Our team of experienced writers and editors follows a strict set of guidelines to ensure the highest quality content. We conduct thorough research, fact-check all information, and rely on credible sources to back up our claims. Our content is reviewed by subject-matter experts to ensure accuracy and clarity.

We believe in transparency and maintain editorial independence from our advertisers. Our team does not receive direct compensation from advertisers, allowing us to create unbiased content that prioritizes your interests.

Gorp is a high energy foodstuff which is designed to be very portable, allowing people to carry it on hikes and trips for a quick burst of energy. It consists of a mixture of nuts, dried fruits, grains, and seeds, and it is classically eaten straight out of hand as a snack food. Many grocery stores and outdoor supply companies sell gorp, often with several varieties available, sometimes including a “house blend,” and it is also possible to make gorp at home.

A variety of slang terms are used to describe this food. Some people know it as trail mix or scroggin, for example, and other regional terms can be found in use among outdoor clubs and groups of friends. The origins of the word “gorp” are a bit unclear. Several people have suggest that it is an acronym of “good old raisins and peanuts” or “granola, oats, raisins, and peanuts,” but these acronyms are probably backformations, invented to fit the word rather than predating it. The only reference to “gorp” in many dictionaries is a turn of the twentieth century slang term meaning “to eat greedily.”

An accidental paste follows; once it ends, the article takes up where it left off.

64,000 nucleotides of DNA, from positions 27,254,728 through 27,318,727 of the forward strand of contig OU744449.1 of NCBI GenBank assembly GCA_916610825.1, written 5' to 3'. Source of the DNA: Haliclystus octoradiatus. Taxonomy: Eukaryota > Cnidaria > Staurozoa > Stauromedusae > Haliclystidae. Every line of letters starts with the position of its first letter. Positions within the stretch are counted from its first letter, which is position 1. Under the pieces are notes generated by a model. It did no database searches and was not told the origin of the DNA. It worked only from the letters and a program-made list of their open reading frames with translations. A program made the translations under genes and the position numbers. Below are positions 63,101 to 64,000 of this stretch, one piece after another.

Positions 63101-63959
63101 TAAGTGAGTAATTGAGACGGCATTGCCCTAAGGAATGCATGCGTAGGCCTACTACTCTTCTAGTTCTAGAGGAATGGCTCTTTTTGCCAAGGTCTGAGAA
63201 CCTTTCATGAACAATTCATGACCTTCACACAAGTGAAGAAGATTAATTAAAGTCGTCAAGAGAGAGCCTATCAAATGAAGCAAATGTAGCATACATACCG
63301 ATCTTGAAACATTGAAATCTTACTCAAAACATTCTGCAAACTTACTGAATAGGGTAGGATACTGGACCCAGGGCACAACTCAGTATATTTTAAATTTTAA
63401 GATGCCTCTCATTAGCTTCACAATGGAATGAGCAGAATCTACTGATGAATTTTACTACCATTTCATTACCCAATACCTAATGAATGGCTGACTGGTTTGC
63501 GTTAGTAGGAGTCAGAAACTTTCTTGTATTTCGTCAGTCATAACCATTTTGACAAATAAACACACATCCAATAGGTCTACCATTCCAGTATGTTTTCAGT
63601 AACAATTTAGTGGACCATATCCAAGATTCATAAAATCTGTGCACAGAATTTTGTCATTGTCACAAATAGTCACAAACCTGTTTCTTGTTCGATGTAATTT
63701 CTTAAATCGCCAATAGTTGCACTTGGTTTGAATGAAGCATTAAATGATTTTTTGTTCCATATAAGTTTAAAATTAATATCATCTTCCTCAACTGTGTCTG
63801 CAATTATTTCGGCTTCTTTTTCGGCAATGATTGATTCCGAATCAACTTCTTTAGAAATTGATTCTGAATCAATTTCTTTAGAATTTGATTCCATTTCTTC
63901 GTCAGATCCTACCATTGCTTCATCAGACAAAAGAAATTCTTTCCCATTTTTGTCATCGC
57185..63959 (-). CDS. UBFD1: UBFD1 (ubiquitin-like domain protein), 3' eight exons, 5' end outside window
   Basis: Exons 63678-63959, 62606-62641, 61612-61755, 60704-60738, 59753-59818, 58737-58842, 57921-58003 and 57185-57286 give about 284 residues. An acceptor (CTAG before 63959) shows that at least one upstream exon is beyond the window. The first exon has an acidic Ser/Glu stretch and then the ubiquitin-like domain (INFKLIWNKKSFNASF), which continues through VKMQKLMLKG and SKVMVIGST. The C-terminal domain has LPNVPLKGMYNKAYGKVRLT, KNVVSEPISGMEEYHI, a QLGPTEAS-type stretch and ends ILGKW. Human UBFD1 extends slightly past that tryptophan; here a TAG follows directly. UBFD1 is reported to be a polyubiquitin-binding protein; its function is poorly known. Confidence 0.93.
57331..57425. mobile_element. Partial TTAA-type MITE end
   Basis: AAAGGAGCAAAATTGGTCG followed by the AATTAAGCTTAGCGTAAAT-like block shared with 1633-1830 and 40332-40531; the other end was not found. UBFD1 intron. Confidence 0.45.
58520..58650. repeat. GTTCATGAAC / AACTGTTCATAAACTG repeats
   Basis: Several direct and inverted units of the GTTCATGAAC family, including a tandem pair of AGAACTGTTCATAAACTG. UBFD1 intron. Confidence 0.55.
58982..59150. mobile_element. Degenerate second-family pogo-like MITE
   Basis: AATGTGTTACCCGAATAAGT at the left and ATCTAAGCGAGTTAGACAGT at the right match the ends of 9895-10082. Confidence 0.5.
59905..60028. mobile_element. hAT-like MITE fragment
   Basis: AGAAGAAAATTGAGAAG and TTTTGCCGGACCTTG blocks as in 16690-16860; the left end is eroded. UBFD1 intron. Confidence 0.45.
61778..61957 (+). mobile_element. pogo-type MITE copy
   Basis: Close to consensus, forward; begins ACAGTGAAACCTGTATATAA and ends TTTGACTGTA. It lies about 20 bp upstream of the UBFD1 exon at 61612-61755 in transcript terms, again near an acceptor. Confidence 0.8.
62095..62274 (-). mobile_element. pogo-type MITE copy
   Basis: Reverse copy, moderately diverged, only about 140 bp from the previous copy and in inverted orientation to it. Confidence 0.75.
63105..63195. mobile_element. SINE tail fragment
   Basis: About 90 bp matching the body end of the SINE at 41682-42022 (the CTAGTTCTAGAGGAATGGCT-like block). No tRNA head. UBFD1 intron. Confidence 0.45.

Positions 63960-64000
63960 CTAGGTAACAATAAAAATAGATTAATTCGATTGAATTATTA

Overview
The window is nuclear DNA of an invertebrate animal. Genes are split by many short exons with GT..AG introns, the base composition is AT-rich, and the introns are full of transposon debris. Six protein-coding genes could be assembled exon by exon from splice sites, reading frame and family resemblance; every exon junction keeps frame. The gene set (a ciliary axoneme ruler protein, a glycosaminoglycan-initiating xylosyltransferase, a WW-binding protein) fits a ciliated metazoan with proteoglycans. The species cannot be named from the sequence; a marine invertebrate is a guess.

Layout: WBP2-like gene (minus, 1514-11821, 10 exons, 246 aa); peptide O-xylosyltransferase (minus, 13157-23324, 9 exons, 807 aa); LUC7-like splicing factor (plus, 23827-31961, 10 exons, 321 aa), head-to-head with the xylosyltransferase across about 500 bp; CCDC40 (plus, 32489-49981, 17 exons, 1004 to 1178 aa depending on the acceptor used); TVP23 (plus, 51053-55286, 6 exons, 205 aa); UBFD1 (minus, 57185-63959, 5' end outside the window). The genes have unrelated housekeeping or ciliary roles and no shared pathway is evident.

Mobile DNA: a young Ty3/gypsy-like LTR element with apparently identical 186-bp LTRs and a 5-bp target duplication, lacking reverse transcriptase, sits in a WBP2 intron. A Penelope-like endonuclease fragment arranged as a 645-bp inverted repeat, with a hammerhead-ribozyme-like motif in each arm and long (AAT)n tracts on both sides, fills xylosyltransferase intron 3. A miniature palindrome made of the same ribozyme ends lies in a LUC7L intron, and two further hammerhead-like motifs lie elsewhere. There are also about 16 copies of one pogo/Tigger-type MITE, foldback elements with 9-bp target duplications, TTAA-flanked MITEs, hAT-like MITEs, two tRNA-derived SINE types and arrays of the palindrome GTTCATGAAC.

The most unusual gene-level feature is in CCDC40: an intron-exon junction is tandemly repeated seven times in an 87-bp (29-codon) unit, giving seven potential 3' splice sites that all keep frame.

Whatever the origins of the word, gorp is immensely popular with hikers, travelers, and backpackers all of the world. It is also sometimes eaten as a snack by students and other people who are often on the go. The high calorie value of gorp is extremely useful for people who want some energy in a hurry, but it can also be dangerous for people who are sedentary, because it is easy to eat a lot of gorp, thereby consuming a high percentage of the recommended daily caloric value without feeling like very much has been eaten.

Any number of dried goods can be included in gorp, including rolled wheat, oats, peanuts, cashews, almonds, raisins, dried cranberries, dried apples, sesame seeds, pecans, dried blueberries, sunflower seeds, and barley. Some companies also add sweets to their gorp to make it more appealing, adding chocolate, crystallized fruit, or candy pieces. Candy also adds energy. In all cases, the ingredients are very shelf-stable at room temperature for prolonged periods of time.